One solution in the prior art to correct this problem has been to employ a latch circuit, as for example that shown in
In another example, the graph in
In U.S. Patent Application Publication U.S. 2003/0214337A1, Miyagi attempts to the avoid the problem of reliable resetting of latches during power-on, by providing an RS latch with a depletion-type MIS transistor to ensure that it always starts in a specified state.
Another way to solve this problem is to require end-user customers to ground otherwise unconnected input pins. But since it is normally desired to give customers flexibility as to how to connect (or not connect) the input pins, requiring the customer to ground all unused input pins is not a desired solution to this problem.
In U.S. Pat. No. 6,335,648, Matsushita describes one attempt at enhancing the stability of integrated circuits in a reset condition. It uses an RS flip-flop that is actively set by a reset signal, and whose output is applied to an n-channel pull-down transistor coupled through a resistor between an output NODE and ground. Additional circuitry, including an OR gate coupled to inverting buffers, is used for resetting the flip-flop so that it does not interfere with normal operation after the reset condition has concluded. However, a simpler circuit is desired.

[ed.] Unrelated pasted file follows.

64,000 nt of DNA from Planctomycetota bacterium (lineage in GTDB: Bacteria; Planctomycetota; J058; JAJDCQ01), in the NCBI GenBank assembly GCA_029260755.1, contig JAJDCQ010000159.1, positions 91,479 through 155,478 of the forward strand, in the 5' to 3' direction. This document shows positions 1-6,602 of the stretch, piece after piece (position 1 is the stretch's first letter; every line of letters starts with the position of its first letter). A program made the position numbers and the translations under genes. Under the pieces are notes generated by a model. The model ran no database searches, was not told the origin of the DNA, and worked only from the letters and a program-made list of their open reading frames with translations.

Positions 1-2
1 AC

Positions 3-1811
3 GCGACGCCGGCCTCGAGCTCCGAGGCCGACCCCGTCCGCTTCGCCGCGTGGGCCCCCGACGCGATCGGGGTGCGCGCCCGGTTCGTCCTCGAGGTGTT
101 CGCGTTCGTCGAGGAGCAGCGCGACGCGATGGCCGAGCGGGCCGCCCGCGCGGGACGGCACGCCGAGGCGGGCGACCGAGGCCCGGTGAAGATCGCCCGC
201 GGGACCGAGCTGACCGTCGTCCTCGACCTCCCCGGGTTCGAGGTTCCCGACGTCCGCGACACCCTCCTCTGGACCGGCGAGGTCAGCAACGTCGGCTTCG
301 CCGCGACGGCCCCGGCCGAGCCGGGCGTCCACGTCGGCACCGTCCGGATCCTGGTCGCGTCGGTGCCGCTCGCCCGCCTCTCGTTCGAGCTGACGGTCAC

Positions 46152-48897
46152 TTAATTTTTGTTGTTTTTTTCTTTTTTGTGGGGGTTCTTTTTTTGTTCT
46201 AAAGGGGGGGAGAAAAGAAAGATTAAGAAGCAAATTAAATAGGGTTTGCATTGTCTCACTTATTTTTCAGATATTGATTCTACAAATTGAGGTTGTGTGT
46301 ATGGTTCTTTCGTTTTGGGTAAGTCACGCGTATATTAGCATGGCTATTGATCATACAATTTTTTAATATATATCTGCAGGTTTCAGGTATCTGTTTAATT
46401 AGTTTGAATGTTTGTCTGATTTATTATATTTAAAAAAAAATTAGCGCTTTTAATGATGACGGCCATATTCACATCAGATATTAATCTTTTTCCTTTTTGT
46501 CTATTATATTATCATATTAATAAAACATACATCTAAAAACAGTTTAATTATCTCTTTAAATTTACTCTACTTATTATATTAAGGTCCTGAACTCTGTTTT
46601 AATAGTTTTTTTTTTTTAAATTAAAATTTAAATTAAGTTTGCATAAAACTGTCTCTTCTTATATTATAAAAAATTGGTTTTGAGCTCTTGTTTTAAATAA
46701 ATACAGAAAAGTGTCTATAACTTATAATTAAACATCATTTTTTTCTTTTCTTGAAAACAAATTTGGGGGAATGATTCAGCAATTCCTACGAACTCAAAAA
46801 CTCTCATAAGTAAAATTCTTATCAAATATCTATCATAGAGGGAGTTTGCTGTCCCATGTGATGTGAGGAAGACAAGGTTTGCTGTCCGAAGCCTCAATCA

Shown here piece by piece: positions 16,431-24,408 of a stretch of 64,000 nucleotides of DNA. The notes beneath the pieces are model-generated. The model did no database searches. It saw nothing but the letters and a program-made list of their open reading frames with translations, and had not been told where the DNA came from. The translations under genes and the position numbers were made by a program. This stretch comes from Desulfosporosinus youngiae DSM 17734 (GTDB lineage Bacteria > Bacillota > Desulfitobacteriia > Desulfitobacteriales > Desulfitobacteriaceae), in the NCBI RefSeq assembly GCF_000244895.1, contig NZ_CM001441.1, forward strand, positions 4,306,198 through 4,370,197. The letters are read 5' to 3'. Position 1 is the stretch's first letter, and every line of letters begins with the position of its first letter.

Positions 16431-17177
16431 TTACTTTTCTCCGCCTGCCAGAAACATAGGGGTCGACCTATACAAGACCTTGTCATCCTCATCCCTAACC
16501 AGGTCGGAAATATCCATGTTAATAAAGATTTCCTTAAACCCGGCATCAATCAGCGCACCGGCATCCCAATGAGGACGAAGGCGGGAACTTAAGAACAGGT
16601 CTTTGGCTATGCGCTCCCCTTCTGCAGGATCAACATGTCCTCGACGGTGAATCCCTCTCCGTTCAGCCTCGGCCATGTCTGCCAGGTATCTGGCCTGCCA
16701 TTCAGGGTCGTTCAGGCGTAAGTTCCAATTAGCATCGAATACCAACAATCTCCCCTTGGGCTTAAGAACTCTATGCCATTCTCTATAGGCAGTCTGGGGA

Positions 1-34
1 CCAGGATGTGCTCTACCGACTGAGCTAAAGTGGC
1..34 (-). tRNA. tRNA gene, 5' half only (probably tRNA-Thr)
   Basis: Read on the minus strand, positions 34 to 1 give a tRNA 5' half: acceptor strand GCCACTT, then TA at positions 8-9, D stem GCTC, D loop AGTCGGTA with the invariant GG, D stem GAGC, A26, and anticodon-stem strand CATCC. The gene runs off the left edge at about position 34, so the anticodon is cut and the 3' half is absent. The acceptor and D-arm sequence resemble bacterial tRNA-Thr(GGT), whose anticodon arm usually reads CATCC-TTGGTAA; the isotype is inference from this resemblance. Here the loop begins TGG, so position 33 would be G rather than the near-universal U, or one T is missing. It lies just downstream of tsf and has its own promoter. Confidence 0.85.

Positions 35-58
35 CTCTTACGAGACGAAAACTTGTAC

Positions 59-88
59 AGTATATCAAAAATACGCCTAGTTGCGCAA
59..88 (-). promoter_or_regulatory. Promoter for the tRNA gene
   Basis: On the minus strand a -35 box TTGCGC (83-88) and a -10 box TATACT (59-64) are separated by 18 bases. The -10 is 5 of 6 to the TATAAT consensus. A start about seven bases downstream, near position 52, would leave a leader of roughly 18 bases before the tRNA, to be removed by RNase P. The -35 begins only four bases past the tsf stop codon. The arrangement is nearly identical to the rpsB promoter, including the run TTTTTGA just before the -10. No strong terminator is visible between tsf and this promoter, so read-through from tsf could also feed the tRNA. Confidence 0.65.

It is desired to have input pins be tied automatically to a definite voltage potential during a reset condition, in order to avoid the problems noted above, without taking away customer flexibility as to how to use the input pins in normal operation. It is desired that such an auto-clamping circuit be relatively simple in construction, work in every situation (input pin grounded, tied to the Vcc power supply or left floating) without relying on the strength of a latch's pull-down transistor, and not draw unnecessary current and power.